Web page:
The Biological Records Centre (BRC), a world-class observatory for UK biodiversity, celebrates its 50th anniversary this week. A pioneer of what is now called citizen science, BRC links researchers with voluntary recording communities, collating and interpreting data to understand large-scale biological processes by relating changes in species distributions to environmental change. A celebratory symposium is being held at the University of Bath this week (27-29 June 2014) to mark the anniversary.
The symposium will review causes of change in species distribution and consider new opportunities for biological recording presented by scientific and technological developments.
BRC, part of the Centre for Ecology & Hydrology (CEH) and supported by the Joint Nature Conservation Committee (JNCC), is the national focus in the UK for terrestrial and freshwater species recording. It works closely with more than 80 national recording schemes and societies which cover a wide range of plant and animal groups.
Analysis of data by the BRC’s scientific team at CEH has been central to numerous peer-reviewed papers (more than 200 in the past ten years), as well as reports and news stories, including the following examples from the last two years:
- The UK Biodiversity Indicators
- Best practice guides to citizen science
- Mapping changes in UK butterflies over recent decades including UK Butterfly Monitoring Scheme reports
- The impact of alien invasive species in the UK, such as the arrival of the harlequin ladybird.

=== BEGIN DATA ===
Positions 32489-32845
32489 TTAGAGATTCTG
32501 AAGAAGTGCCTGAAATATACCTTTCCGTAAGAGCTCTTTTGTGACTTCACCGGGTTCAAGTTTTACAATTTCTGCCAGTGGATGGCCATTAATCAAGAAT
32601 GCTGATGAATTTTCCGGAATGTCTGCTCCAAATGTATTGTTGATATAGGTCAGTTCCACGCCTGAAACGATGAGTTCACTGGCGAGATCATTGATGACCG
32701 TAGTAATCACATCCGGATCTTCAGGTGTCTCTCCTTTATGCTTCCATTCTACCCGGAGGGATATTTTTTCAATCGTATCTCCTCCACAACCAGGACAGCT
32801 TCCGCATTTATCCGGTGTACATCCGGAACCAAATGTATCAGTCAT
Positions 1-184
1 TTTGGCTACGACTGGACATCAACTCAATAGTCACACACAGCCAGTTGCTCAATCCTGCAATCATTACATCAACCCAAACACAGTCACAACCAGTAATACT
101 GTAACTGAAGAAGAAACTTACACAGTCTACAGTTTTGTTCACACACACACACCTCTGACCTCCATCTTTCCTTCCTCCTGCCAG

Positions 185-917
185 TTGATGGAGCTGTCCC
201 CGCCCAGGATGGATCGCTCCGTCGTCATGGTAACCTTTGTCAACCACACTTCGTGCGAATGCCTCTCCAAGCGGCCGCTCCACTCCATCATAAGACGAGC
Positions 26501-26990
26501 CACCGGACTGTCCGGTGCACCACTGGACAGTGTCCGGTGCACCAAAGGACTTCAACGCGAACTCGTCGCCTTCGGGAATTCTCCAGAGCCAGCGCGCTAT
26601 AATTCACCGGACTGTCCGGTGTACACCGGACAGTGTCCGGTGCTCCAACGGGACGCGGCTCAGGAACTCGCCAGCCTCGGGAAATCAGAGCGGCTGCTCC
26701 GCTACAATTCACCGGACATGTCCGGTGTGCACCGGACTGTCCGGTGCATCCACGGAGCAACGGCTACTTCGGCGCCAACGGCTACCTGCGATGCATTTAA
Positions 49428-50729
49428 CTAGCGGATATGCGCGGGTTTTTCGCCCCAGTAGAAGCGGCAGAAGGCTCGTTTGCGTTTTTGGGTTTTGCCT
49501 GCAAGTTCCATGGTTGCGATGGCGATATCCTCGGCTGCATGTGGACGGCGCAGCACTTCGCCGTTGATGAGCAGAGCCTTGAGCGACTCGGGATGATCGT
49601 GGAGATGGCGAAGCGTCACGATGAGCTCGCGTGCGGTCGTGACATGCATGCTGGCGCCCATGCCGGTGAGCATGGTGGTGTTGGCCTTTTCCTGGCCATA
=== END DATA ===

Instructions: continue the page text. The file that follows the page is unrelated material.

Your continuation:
The work of BRC is a major component of the UK’s National Biodiversity Network, whose development it has supported since 1997. There are now 96 million observations available via the NBN Gateway. BRC also works with Defra on the GB Non-Native Species Information Portal (GBNNSIP).
In its 50 years, the BRC has published distribution maps for more than 10,000 species in 100+ printed atlases
In its 50 years of operation, @__BRC__ has mapped 10,000 species in more than 50 printed atlases #BRC50
In the 50 years since the formation of BRC, a major achievement has been the publication of distribution maps for more than 10,000 species from more than 100 printed atlases. In 2014, BRC supported production of the British Dragonfly Society’s new Atlas of Dragonflies in Britain and Ireland by contributing analysis of trends and editorial support.
The BRC’s earliest plant record is from the 16th century but nowadays records are often submitted via smartphone apps. BRC has worked with recording schemes to develop recording apps such as iRecord Ladybirds and iRecord Butterflies which both recently passed the 10,000 records milestone. It has also helped develop the iRecord website for sharing wildlife observations and associated photos.
As well as a look at aspects of BRC’s work in analysing species trends and environmental change, this week’s birthday symposium will also have a focus on the future. Speakers include Tom August on emerging technology for citizen science and Tom Oliver on projecting future changes in British biodiversity. The current head of BRC, David Roy will officially open the symposium, whilst previous head, Mark Hill, is among the line-up of speakers. Paul Harding, MBE, who was head of BRC for 20 years up until 2003, is also attending the meeting and has been heavily involved in planning the celebrations. The event concludes with a field trip to Salisbury Plain.
A special booklet has been produced for delegates, while the symposium talks will form the basis of a special issue of the Biological Journal of the Linnean Society, for publication in 2015.
Celebrating 50 years of the Biological Records Centre [PDF, 6.62mb]
Follow the 50th anniversary symposium talks on Twitter using #BRC50.